America is entering the next phase in #MeToo: Where do the accused go from here? Last week Shaun White won a historic third career gold medal in the snowboarding halfpipe at the Winter Olympic Games in Pyeongchang, South Korea. The celebration was tempered by a sexual-harassment lawsuit filed against him by a former bandmate, Lena Zawaideh, which was settled last year.
Are women who get paid to take off their clothes empowering themselves – or continuing the culture of objectification that the #MeToo movement purports to fight against? That’s the big question about the recent Sports Illustrated Swimsuit Issue, featuring photos of naked and nearly naked models. Over the years, the SI Swimsuit Issue has tried various tactics to appear as if it is has a higher purpose than giving men a little excitement.
Hillary Clinton visited Georgetown University’s Institute for Women, Peace and Security on Monday and presented an award named after herself to Nadia Murad, a former ISIS prisoner; and Wai Nu, a former political prisoner from Myanmar. During her speech, the 2016 Democratic presidential nominee continued many of the themes she had spoken about during and after the campaign – the power of women; the inequalities they face; and, of course, how terribly unfair the world has been to Hillary Clinton.
Muck Rack makes it simple to find people, tweets, or articles that mention any name, keyword, company, hashtag etc. We've compiled this guide to help you make the most of your search.
Selecting a term
Start searching tweets, articles from media outlets, articles mentioned in tweets, journalists'
names, titles and bios with some suggested searches:
Companies or Topics (e.g. iPhone, Microsoft)
Phrases (e.g. "cloud computing") — use quotes to keep the terms together
Twitter handles (e.g. @username) — returns those who have mentioned or replied to
Names (e.g. "David Pogue")
Hashtags (e.g. #sxsw, #london2012)
Bio details (e.g. vegan, Olympics, father)
Muck Rack's Advanced Search allows for many boolean operators.
Find results that mention multiple specified terms, use AND or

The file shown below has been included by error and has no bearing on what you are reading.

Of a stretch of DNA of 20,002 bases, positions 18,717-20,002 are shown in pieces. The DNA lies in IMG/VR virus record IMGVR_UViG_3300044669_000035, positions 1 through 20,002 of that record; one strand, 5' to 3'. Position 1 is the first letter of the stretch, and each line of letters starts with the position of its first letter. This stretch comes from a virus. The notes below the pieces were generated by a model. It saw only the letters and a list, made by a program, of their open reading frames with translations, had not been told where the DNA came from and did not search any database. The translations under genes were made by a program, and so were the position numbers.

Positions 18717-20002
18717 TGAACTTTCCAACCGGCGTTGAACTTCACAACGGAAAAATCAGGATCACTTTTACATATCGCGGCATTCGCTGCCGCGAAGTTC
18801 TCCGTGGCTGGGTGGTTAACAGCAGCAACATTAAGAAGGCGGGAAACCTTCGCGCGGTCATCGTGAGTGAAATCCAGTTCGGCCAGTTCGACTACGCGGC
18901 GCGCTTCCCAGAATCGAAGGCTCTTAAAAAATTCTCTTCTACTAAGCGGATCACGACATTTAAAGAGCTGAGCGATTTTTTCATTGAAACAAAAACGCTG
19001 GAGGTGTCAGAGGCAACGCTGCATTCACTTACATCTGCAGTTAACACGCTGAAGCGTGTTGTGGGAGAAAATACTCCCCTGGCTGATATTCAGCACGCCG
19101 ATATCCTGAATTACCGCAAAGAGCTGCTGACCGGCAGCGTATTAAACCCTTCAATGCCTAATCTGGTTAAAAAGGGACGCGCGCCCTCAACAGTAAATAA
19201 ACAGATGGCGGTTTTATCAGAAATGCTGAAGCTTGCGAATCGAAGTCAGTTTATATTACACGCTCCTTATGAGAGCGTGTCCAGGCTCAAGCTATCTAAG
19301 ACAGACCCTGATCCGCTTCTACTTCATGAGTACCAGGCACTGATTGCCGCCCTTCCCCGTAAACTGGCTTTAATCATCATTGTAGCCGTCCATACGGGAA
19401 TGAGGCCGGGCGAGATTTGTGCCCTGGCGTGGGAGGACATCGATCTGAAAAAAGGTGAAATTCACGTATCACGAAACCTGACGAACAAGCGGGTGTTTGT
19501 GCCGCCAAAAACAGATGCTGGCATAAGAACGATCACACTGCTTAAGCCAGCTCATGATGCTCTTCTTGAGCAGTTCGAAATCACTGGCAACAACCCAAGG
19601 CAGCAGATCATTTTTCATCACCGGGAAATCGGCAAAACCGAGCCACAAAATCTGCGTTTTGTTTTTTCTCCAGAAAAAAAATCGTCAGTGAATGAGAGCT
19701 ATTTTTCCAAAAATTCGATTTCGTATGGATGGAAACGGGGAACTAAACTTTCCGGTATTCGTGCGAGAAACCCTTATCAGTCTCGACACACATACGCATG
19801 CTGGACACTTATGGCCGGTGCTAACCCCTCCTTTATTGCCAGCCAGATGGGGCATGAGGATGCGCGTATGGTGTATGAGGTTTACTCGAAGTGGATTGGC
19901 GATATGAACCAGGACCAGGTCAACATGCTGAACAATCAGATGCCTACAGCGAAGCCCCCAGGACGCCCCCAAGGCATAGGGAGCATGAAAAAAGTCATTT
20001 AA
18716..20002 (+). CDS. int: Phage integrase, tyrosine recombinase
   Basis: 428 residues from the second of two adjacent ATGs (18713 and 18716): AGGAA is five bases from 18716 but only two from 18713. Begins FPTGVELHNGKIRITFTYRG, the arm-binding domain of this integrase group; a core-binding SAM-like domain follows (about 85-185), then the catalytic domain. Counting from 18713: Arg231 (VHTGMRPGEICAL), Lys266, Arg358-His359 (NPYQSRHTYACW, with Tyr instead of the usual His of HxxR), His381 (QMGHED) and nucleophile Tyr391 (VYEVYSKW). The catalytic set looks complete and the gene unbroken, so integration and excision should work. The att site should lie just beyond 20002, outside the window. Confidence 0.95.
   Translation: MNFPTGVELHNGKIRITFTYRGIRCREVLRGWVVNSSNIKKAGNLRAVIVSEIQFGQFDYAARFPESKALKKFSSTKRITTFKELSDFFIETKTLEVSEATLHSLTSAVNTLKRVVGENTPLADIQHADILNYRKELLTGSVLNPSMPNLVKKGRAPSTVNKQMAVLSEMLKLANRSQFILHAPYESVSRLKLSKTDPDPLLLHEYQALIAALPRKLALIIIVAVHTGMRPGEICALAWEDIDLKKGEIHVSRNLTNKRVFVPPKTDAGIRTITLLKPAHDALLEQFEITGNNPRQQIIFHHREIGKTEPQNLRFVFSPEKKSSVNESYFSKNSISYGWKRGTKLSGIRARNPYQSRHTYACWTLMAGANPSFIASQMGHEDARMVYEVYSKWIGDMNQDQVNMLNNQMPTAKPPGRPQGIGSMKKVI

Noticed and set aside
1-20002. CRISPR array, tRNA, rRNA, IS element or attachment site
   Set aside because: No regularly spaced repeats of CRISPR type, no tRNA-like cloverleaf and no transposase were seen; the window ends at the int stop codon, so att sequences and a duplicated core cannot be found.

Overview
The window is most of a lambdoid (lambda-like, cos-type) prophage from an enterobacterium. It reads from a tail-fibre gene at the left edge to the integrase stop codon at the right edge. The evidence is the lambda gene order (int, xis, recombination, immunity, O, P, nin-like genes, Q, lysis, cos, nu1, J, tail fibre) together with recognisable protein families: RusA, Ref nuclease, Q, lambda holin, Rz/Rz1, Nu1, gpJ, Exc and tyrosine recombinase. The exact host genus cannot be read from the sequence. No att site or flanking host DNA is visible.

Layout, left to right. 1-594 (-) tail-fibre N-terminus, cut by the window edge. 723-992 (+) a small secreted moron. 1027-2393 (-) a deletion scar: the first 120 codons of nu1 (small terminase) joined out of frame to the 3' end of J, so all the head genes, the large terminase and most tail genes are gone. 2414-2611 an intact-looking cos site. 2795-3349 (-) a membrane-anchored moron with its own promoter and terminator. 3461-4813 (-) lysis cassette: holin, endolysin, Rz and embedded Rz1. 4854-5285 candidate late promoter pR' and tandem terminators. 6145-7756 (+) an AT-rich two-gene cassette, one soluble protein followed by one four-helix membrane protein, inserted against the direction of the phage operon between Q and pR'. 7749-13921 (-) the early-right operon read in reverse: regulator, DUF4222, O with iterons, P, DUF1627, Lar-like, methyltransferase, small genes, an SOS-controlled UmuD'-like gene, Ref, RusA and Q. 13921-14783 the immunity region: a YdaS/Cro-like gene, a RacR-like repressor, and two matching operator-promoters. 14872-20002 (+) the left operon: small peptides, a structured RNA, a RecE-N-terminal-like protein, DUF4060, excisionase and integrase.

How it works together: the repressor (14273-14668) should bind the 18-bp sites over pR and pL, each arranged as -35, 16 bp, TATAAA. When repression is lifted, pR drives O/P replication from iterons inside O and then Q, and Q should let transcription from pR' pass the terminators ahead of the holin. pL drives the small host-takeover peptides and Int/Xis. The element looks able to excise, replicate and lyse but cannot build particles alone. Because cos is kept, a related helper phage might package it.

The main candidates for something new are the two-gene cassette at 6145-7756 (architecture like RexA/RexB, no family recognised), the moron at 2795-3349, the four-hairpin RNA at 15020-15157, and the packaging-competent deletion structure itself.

+. For example, ensure each result contains both Elon Musk and Mark Zuckerberg by
searching Musk AND Zuckerberg or Musk + Zuckerberg.
Use the operators OR or , to broaden your search when you'd like either of
multiple terms to appear in results. (This is the default behavior of our search when no operators
are used). For example, results will contain either cake or cookie by searching cake OR cookie or cake,cookie
Use NOT or - to subtract results from your search. For
example, searching Disney will yield results about the Walt Disney Company as well as Walt Disney
World Resort. To exclude mentions of Disney World, search for Disney -World or Disney
When using one of these operators with a phrase, enclose it in quotation marks. For example, you can
find results about smartphones excluding Apple's iPhone 4S by searching smartphone -"iPhone
Exact case matching or punctuation
If you're searching for a brand name or keyword that relies on specific punctuation marks or capitalization, you can
find results that match your exact query by adding matchcase: before the keyword you're searching for, like matchcase:E*TRADE .
Use parentheses to separate multiple
boolean phrases. For example, to find journalists talking about having fun in Disney World or
Disneyland, search for ("disney world" OR disneyland) AND fun.
An asterisk can be used to search for any variation of a root word truncated by the asterisk. For example, searching for admin* will return results for administrator, administration, administer, administered, etc.
A near operator is an AND operator where you can control the distance between the words. You can vary the distance the near operation uses by adding a forward slash and number (between 0-99) such as strawberries NEAR/10 "whipped cream", which means the strawberries must exist within 10 words of "whipped cream".